Multi-task much?

As moms, as women, as entrepreneurs, our lives are filled with demands.

Phone calls to make, laundry to wash, to-do lists to do, walks to take, it goes on and on…

We think it’s useful to be doing 5 things at once.  Of course we can make dinner, write an article, and answer the phone all at once; doing lunges all the while.  We think we’re getting ahead, making a dent in our list, but is it really working for us, for you?

Research shows that all this multi-tasking is actually NOT the way our brains were designed to operate.  Of course, because our bodies and brains are such exceptional specimens, our brains adapt to this frantic demand- sort of.  The reality is that we are meant to focus on one thing at a time! “What??” you cry?  How can I possibly get it all done- one-thing-at-a-time??  Well, the reality is that you will be more efficient and effective if you use your focus (your mind) like a flashlight, shining it on one task at a time.  In a new book co-written by my mentor, Margaret Moore, and Harvard Neuroscientist Paul Hammerness, Organize your Mind,  Organize your Life; the details of how to best use your mind are laid out.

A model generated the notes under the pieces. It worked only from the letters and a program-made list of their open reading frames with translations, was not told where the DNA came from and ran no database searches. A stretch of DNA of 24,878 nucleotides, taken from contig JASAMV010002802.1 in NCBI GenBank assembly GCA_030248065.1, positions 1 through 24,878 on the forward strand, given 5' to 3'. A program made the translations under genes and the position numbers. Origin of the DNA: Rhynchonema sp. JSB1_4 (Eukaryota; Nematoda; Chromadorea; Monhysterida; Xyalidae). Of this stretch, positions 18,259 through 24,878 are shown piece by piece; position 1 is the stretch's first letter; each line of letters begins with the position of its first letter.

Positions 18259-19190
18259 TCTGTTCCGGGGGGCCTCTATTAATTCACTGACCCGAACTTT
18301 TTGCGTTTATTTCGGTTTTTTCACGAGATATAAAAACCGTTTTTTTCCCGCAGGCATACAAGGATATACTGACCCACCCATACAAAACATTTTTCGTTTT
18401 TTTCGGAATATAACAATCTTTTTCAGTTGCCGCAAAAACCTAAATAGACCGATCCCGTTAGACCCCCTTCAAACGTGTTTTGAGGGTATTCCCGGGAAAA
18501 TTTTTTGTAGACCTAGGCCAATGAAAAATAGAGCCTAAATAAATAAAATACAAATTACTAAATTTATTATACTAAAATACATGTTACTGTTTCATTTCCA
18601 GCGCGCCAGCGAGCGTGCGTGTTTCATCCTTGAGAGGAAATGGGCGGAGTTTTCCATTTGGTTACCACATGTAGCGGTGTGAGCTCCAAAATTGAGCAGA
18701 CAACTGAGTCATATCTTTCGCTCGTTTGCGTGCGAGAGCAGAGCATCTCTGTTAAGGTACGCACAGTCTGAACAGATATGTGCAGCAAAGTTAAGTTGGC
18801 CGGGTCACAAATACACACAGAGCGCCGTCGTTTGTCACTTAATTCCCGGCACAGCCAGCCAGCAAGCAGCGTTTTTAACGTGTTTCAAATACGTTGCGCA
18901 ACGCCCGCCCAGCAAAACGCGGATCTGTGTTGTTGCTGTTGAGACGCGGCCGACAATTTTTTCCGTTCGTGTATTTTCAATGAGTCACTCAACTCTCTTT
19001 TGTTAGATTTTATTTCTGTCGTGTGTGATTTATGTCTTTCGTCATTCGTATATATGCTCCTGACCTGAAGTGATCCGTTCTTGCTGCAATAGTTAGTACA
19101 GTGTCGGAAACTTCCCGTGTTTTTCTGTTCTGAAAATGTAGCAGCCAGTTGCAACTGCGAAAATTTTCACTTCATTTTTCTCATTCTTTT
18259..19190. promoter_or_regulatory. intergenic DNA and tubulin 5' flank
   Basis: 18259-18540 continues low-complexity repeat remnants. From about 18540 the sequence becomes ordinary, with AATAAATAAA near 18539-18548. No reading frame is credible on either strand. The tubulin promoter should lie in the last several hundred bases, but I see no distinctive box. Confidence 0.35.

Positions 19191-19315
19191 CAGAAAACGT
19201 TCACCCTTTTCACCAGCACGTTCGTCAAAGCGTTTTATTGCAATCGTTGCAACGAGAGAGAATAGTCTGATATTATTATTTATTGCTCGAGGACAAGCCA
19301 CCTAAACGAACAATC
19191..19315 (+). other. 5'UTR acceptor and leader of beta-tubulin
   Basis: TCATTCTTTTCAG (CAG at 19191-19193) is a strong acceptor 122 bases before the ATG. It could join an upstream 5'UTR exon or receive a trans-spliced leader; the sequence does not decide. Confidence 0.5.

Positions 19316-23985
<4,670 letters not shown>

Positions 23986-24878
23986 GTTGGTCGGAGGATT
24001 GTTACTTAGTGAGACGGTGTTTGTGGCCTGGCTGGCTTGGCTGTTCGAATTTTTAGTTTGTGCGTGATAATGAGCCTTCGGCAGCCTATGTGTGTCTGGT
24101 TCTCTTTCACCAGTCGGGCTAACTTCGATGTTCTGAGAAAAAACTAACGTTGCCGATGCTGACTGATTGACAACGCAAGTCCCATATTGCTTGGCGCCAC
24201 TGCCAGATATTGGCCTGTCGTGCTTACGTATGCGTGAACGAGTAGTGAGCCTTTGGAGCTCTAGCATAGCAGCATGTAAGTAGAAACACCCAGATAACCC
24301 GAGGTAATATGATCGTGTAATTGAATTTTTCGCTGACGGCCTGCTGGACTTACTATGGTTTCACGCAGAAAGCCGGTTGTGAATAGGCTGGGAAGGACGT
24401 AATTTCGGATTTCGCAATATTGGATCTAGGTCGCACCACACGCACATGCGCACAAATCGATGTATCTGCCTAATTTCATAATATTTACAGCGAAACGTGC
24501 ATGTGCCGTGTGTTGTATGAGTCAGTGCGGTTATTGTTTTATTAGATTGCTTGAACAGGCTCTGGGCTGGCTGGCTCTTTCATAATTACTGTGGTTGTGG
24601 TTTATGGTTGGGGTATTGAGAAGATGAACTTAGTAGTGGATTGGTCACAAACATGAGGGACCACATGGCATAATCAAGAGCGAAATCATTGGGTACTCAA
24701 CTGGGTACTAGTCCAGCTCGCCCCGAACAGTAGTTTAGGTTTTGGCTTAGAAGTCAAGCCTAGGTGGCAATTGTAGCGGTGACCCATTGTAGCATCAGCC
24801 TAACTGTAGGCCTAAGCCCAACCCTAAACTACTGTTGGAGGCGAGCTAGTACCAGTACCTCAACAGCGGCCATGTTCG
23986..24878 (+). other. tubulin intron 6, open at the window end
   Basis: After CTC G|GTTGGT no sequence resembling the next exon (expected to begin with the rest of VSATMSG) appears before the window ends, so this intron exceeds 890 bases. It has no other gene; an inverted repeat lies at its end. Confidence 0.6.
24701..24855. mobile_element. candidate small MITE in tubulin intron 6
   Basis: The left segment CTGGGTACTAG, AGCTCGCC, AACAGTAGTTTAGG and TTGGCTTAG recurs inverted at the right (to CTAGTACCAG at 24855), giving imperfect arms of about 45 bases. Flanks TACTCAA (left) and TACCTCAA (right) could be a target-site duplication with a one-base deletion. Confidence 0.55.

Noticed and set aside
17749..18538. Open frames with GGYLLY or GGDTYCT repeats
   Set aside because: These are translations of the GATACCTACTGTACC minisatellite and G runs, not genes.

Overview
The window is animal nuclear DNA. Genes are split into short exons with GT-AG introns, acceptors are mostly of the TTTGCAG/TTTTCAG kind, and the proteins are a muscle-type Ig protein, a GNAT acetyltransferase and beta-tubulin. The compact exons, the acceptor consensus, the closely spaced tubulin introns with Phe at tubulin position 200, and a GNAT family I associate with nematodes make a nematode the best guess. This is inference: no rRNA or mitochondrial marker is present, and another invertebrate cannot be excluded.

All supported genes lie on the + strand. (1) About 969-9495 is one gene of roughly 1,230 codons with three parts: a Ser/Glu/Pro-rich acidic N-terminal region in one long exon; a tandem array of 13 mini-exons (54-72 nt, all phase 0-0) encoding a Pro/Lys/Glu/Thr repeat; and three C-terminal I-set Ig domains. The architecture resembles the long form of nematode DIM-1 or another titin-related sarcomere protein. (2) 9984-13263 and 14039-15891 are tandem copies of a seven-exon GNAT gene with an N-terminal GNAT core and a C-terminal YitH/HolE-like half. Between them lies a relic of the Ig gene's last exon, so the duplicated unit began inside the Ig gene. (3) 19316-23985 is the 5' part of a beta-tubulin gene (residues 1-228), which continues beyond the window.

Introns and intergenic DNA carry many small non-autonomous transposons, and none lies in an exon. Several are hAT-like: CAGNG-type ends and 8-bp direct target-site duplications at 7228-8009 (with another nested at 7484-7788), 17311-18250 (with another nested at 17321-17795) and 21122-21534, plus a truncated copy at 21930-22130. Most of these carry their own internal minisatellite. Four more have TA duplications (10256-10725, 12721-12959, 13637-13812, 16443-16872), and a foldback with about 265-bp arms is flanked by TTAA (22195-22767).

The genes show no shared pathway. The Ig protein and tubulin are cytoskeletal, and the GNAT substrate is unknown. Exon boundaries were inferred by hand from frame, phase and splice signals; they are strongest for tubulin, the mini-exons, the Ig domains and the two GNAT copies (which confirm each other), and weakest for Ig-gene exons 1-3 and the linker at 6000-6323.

Part of this work is learning how to focus.  In our fast-paced, multi-tasking world, focusing is not something we have practiced much. According to an article the authors wrote for the Harvard Business Review, three key elements to developing focus are:

1) Get your mind out of ‘fight or flight’.  You’ve got to learn how to cultivate positive emotions, while managing negative ones.  If your system is always fueled by adrenaline and ‘on the lookout’ for danger, it will be very hard to focus.  Bathe your system in the neurochemicals of positive emotions, and you’ll be much more able to focus.

2) Learn how to harness your awareness. We get pulled away from our focus, often without even realizing it.  Developing the ability to notice that you have become distracted, and then to choose whether to stay with your focus, or to shift it, is critical.

3) Ritualize a shift in focus. This involves deliberately choosing to stop one thing, letting your mind release that, and then move onto the next.  Moore and Hammerness  suggest using a short walk, some stretches or deep breathing as possible ways to create a ritual shift in attention.  These things can also serve to allow your brain a chance to integrate and access important information for future use.  You open the door to new insights and learning here.

I have put these practices in place during my work-day, and  been surprised at how effective they are.  I thought multi-tasking was helping me accomplish more, but really I was spinning my wheels.

Do you multi-task?  Try these tips, and let me know how they work for you!

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